The 2016 Honda Civic and Volvo XC90 won the 2016 North American Car and Truck/Utility of the Year award respectively. The awards, which were announced at the Detroit Auto Show, were given to the vehicles for their extensive development, segment-busting features, and sensible performance.
The cars were among dozens of other models that the group, made up of 53 international automotive journalists from Canada and the United States, had to carefully sift through. The awardees were selected based on a number of different factors, including design, innovation, safety performance, handling, driver satisfaction, and value, reports Auto Evolution.
While the Car of the Year is the Honda Civic, it had to fend off tough competition from the finalists, which included the Chevrolet Malibu and Mazda MX-5 Miata. Similarly, Volvo XC90, which was crowned as the Truck of the Year, won against powerful contenders like Honda Pilot and Nissan Titan XD. Last year, the Volkswagen Golf and Ford F-150 were named Car and Truck of the Year, reports WXYZ.
A primary criterion mandated for awards was that the vehicle must be all new — merely making cosmetic changes wasn’t allowed. Additionally, simply throwing in upgrades to components and calling it a new car, as is the general norm followed by car makers, was grounds for disqualification. If the automakers wanted to submit their creations, the cars had to be built from ground up. The vehicles had to be redesigned from scratch and include features that are not just assistive in nature but also set new standards for innovation, coupled with enhanced driver and passenger safety. Although there are many top-of-the-line models that could have qualified, the price and affordability of the vehicles were major deciding factors as well.
The North American Car and Truck of the Year awards is now in its 23rd year, reported Yahoo News. The awards are quite unique in the United States because they aren’t given out by a single media outlet. Cars are independently judged by a group of experienced and well-versed automotive journalists. Additionally, these correspondents aren’t restricted to America. The awards are a culmination of joint scrutiny from car aficionados from the United States and Canada. Most of these journalists have devoted their entire journalistic careers to report about the automotive sector for reputed magazines, television, radio, newspapers and websites.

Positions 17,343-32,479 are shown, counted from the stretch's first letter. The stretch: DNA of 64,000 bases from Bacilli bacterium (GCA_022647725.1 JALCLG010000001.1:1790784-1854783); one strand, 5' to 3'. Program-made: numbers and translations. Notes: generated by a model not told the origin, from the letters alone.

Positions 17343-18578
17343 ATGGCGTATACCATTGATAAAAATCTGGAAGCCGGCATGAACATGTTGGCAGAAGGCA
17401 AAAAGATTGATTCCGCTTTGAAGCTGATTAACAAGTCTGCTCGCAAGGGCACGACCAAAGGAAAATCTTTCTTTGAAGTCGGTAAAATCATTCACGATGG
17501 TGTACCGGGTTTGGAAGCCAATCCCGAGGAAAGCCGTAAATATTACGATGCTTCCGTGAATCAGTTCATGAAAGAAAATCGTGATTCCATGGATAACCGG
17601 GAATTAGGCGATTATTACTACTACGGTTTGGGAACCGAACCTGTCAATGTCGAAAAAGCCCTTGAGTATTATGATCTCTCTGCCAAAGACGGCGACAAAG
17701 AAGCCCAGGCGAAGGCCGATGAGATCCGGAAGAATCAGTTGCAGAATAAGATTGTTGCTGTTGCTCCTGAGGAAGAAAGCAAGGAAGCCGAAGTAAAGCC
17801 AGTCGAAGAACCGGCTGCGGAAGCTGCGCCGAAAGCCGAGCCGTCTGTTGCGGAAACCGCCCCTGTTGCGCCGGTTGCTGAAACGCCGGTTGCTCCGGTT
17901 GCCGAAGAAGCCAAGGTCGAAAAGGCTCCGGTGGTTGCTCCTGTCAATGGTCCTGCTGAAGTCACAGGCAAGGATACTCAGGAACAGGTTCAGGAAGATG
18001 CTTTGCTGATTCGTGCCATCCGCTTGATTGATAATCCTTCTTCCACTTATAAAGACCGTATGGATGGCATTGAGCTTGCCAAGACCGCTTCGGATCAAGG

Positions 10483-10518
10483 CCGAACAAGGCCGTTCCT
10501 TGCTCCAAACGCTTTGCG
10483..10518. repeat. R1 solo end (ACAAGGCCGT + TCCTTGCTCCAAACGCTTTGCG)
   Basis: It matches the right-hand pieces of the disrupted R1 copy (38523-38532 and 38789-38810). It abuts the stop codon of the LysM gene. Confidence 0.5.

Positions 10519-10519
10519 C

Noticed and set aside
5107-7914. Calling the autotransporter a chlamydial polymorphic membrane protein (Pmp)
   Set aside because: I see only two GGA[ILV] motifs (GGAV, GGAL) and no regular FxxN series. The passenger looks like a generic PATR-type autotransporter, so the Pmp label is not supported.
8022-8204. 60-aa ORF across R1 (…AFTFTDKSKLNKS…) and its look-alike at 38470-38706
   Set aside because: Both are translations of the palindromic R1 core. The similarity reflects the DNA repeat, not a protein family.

Since the awards are decided by an independent panel, the organizers accept no advertising, although carmakers try to capitalize on the marketing value of the honors, reported CBS Local.
Speaking about this year’s awards, Paul Sabatini, chairman of this year’s auto show, said car companies have spent a lot of money rebuilding their displays.
“The automakers spent over $200 million this year on new exhibits — when you build a new exhibit — just like anything, there could be little hiccups, but when you walked through this morning, it didn’t look like there was a problem anywhere.”
Interestingly, unlike other events, the North American Car and Truck of the Year awards are announced at the beginning of the event. Over the next two days, auto enthusiasts can expect over 40 unveils at the North American International Auto Show, added Sabatini.
“Ninty percent of those are worldwide unveilings – we’re pretty excited – the show floor looks absolutely unbelievable.”
According to MLive, the cars and trucks vying for the much-coveted award are sent out on a three-day road tour in what the team of reporters calls the “Hell Drive,” referring to the course’s proximity to Hell, Michigan. After the trip, the reporters award points based on their performance and features. They are allowed to distribute 25 points and can’t award more than 10 points to a single car or truck.
[Photo by Stan Honda/Getty Images]